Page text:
When Oedipus begins his search for the cause of the plague, his outspoken words greatly show the significant pride he bears, as his moral entities are reveled through pompous and prideful rants. His prominence is greatly exaggerated when he comments that, “Well I know you are sick to death. All you, but sick as you are, not one is sick as I” (71 -73). Only a twisted judgment can establish such statement without developing a full report on the plague. He already considers that the people suffer nothing compared to his own. Instead, he believes because of his apparent role in the city, he feels all pain, which may be true, yet he deserves no right to describe his pain worse than the actual decay and death of ...
... middle of paper ...
...tless because it inevitably became true. Oedipus then realizes that because of his pride he merely provokes the prophecy. He knew that no one could escape a prophecy foretold by the Gods. Finding that his fate was sealed since his birth, Oedipus throws his pride away (for the moment) and lives the life of the dead, blind forever.
A flaw is what defines the human character. Without flaws humans are no different from each other, yet the way a person reacts to his own flaws is what makes him/her differ. In the case of Oedipus, his tragic flaw, pride, was so erratic that he was unable to clearly process situations that were preventable. His judgment was blurred due to his excessive pride since he believed his actions and motives were the best. Even after losing his eyes, Oedipus tells the Chorus, “What I did was the best-don’t lecture me, no more advice” (1500-1501).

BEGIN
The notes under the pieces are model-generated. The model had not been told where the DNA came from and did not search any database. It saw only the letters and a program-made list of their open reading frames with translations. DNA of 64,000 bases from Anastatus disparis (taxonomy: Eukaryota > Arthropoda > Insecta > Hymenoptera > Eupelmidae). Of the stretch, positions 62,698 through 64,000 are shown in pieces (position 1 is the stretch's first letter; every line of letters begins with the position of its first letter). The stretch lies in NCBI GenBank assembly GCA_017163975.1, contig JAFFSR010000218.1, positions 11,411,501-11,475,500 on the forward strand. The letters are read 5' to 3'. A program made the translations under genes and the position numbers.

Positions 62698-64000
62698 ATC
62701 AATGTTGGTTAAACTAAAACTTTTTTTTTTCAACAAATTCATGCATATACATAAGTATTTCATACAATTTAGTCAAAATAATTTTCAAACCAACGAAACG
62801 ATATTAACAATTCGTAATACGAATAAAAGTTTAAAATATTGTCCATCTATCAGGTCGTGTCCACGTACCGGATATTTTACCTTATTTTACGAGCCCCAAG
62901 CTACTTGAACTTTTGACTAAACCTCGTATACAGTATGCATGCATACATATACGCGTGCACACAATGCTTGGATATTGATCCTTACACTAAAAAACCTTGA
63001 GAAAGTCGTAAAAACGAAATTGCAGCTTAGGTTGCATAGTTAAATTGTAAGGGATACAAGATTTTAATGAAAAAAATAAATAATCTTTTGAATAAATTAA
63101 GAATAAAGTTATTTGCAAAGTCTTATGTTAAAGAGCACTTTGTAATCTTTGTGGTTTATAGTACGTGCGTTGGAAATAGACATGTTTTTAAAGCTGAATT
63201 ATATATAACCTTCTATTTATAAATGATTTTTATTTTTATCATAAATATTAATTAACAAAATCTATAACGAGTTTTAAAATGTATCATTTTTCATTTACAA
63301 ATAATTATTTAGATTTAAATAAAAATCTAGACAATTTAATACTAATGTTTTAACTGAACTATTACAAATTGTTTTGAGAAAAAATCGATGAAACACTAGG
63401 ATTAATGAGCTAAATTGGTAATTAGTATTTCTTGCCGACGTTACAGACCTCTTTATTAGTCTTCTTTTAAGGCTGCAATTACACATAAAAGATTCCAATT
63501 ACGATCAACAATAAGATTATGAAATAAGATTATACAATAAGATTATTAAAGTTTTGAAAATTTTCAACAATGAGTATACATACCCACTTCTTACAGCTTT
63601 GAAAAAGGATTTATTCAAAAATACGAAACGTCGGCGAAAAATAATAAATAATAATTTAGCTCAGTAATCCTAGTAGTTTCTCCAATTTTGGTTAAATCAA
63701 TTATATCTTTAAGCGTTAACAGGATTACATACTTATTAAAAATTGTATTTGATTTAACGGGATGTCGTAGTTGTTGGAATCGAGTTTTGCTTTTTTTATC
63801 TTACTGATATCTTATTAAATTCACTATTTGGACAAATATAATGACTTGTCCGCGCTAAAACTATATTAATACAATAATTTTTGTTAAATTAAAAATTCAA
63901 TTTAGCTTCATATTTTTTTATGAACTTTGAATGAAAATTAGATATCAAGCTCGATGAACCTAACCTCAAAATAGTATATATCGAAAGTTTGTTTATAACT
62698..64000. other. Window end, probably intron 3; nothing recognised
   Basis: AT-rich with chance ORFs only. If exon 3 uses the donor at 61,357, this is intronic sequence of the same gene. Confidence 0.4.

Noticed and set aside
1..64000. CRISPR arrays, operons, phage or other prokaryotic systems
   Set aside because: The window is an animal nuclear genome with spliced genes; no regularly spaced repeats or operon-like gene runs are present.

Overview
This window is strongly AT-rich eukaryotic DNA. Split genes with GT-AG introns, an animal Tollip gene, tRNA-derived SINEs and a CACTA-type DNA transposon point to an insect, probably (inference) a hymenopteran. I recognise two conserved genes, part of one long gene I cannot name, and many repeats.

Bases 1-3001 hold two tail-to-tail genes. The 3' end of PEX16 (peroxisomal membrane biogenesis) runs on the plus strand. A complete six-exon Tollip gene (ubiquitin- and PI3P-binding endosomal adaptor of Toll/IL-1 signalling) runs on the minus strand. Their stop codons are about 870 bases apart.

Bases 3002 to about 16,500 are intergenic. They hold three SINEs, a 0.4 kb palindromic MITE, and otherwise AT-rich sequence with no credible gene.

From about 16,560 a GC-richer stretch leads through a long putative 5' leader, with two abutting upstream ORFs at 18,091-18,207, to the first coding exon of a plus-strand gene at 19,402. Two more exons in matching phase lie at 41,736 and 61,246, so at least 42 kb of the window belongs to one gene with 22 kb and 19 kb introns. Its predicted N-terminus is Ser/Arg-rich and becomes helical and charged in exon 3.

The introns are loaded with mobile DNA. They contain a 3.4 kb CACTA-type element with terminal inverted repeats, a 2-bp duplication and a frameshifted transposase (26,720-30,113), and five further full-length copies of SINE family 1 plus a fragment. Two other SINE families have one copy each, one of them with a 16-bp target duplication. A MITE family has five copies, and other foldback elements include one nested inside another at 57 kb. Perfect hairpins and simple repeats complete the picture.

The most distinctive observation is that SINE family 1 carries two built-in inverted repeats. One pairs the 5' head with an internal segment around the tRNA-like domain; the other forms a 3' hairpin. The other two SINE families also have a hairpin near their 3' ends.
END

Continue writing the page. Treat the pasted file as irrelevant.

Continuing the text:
Need Writing Help?
Get feedback on grammar, clarity, concision and logic instantly.Check your paper »
- The Pride of Sophocles' Oedipus The King Greek tragedy is characterized by the emotional catharsis brought about by the horrific suffering of a heroic figure. In Oedipus The King, by Sophocles, the onslaught of pain assailing the protagonist is a result of his tragic flaw. Sophocles often used a characters hamartia to alter or influence the outcome or future of the hero. Oedipus' hubris traps him to fulfil the oracle and intensifies his punishment. Oedipus' pride is an innate characteristic.... [tags: Oedipus the King Oedipus Rex]
1434 words (4.1 pages)
- In Macbeth, by William Shakesphere, and Oedipus the King by Sophocles, the spousal relationship between Macbeth and Lady Macbeth, and Oedipus and Jocasta, play a major role in the events that lead to the tragedy. Their love, respect, and determination for each other reveal the nature of the relationship shared by them. In Macbeth, the bond between Macbeth and Lady Macbeth is strong. For instance, when he first hears the prophecy from the three weird sisters, he immediately writes to Lady Macbeth informing her about the prophecies.... [tags: Macbeth, Oedipus the King, marriage,]
741 words (2.1 pages)
- Hubris is defined by the Webster-Miriam dictionary as “Exaggerated pride or confidence” (Miriam-Webster Dictionary) in Oedipus the King, by Sophocles, In Oedipus The King, by Sophocles, the onslaught of pain assailing the protagonist is a result of his tragic flaw. Sophocles often used a characters’ flaw to alter or influence the outcome or future of the hero. Oedipus' hubris influences him to fulfill the oracle and further intensify his punishment from the Gods. Oedipus' pride is an essential characteristic throughout the play.... [tags: Oedipus Rex, Sophocles]
1857 words (5.3 pages)
- Irony in Oedipus the King When Sophocles wrote Oedipus the King, he knew that his audience would have some idea as to the outcome, his tale being a Greek tragedy which follows a strict form. Not wanting to write a predictable, bland play, Sophocles used this knowledge to his advantage and created various situations in which dramatic irony plays a key role. Dramatic irony is present when the tragic truth is revealed to the audience before it is revealed to the characters within the story.... [tags: Oedipus the King Oedipus Rex]